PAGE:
The world’s first autonomous school bus service has been shut down in Florida.
The National Highway & Traffic Safety Administration (NHTSA) has shut down an autonomous school bus service in Babcock Ranch, Florida for operating illegally outside of permit, according to a statement from the agency.
In a world’s first, Transdev North America operated a driverless shuttle service in the small Southwest Florida town, taking students to and from school every day. Transdev is a Paris France-based company that focuses on developing autonomous shuttles for public transportation projects.
In a statement posted to the NHTSA website, the agency explained that the Transdev shuttles operated outside of their approved permits, which allowed for testing and demonstration use only.
"Innovation must not come at the risk of public safety," said Heidi King, NHTSA Deputy Administrator. "Using a non-compliant test vehicle to transport children is irresponsible, inappropriate, and in direct violation of the terms of Transdev’s approved test project."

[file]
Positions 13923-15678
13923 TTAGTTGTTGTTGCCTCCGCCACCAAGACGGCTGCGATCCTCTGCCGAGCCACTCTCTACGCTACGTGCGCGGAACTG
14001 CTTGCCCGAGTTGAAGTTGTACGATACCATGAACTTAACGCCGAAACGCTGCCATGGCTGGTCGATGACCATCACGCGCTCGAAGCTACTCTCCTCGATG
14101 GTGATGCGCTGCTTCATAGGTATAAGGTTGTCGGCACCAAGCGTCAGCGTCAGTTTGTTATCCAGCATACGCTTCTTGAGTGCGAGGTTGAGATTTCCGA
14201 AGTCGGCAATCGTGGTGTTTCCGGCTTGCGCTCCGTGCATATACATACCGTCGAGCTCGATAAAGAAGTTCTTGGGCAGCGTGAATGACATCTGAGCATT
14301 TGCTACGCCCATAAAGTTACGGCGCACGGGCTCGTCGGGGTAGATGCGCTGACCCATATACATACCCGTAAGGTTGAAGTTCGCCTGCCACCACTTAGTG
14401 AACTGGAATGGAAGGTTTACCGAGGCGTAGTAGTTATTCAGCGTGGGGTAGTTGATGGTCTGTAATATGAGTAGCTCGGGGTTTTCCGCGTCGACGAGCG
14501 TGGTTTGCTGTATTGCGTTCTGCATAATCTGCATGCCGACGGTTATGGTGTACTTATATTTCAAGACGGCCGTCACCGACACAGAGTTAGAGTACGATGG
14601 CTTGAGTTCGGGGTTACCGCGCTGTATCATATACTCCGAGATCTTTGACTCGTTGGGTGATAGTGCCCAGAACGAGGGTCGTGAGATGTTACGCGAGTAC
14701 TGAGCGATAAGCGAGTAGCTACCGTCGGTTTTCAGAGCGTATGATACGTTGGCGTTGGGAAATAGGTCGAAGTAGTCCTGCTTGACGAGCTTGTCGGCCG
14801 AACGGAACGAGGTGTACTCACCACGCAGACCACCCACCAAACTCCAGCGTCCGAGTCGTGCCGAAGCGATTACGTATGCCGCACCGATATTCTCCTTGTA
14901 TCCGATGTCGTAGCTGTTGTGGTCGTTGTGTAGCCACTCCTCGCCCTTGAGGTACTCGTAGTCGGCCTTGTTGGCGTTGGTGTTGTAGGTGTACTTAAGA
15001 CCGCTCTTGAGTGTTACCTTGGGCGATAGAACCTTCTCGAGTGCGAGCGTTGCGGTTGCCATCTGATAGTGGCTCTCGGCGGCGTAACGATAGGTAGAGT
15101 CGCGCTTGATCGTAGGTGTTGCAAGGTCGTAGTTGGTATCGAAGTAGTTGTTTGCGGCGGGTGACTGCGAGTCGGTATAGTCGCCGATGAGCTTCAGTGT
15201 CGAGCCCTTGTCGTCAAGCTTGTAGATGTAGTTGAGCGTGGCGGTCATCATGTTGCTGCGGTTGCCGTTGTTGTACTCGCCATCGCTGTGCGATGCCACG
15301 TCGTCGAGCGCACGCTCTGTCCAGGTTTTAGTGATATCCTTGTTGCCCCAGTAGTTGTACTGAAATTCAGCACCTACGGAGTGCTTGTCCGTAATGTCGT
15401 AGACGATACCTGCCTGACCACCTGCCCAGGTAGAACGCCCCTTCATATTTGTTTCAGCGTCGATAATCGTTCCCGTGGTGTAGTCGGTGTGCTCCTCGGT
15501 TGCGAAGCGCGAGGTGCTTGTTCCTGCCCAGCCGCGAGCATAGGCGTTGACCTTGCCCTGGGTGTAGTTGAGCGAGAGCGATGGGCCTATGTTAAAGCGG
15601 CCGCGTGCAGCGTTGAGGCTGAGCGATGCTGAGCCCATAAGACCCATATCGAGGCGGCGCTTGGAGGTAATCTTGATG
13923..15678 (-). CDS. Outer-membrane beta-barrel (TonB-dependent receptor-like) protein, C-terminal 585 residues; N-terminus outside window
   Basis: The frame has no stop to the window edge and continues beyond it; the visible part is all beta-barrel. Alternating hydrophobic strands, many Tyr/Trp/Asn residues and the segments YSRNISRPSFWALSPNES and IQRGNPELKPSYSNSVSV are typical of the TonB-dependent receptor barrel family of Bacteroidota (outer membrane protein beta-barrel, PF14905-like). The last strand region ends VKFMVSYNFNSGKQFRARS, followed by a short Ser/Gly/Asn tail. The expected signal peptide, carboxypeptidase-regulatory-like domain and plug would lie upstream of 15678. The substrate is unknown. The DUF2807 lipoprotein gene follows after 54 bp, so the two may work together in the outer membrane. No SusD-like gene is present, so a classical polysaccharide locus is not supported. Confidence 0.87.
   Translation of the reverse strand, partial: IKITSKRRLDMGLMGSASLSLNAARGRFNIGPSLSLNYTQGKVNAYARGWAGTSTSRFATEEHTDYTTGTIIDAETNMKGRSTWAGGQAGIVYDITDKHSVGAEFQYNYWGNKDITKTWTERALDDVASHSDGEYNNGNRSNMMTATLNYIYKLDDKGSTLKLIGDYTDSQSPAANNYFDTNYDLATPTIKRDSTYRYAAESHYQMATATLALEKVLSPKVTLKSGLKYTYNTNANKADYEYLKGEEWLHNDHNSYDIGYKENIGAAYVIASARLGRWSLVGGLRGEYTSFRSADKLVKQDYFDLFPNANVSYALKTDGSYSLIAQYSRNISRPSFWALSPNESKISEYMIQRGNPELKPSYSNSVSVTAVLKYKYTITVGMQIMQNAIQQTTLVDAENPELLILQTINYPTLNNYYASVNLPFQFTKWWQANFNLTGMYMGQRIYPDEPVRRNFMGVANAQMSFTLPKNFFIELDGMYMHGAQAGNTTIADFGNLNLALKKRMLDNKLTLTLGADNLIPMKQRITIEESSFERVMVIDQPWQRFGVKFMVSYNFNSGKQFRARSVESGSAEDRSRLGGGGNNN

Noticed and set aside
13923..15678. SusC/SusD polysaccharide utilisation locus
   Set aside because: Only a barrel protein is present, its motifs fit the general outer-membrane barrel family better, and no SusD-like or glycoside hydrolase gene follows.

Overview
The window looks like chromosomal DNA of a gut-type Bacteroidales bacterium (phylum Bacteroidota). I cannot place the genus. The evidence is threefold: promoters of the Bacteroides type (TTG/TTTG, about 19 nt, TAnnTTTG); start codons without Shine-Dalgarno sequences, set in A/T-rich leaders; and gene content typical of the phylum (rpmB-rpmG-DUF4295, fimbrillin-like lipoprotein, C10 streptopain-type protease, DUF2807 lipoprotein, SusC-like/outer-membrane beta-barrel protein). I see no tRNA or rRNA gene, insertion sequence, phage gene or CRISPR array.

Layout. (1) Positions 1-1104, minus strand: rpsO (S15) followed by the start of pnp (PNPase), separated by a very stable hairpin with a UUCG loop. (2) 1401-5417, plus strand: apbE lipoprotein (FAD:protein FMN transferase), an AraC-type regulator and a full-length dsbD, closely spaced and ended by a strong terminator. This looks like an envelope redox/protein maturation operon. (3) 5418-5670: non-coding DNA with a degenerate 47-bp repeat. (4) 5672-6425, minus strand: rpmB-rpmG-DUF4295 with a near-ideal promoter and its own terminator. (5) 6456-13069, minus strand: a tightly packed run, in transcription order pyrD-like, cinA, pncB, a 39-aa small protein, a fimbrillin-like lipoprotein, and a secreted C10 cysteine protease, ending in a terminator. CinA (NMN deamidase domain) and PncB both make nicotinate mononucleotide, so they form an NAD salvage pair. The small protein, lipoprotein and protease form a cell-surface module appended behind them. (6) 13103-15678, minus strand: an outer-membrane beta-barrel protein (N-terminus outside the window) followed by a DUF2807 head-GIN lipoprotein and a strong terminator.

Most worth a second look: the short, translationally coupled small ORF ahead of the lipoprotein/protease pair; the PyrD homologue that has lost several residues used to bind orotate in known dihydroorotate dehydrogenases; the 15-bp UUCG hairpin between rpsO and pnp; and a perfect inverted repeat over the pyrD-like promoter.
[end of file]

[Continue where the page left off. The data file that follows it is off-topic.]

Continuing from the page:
Transdev operated their EZ10 Generation II driverless shuttles since the beginning of the school year, picking up and dropping off 12 students at a time. Although driverless, each shuttle had a safety attendant aboard at all times that could take control of the vehicle if it were to somehow go astray.
However, the shuttles could only move at roughly 8 mph, making the likelihood of a crash quite remote.
As automotive website Jalopnik points out, it seems curious that the NHTSA would wait until the end of October to shut down Transdev considering that they made their intentions clear. In August, Transdev announced their partnership with Babcock Ranch to bring the world’s first autonomous school bus service, even issuing a promotional video at the time.
The story was also picked up by local news as well as Fox-branded national news outlets.
Transdev argued that the bussing service was intended for demonstration purposes, to which the NHTSA responded that “school buses are subject to rigorous Federal Motor Vehicle Safety Standards that take into account their unique purpose of transporting children, a vulnerable population,” for which Transdev had not received proper permits.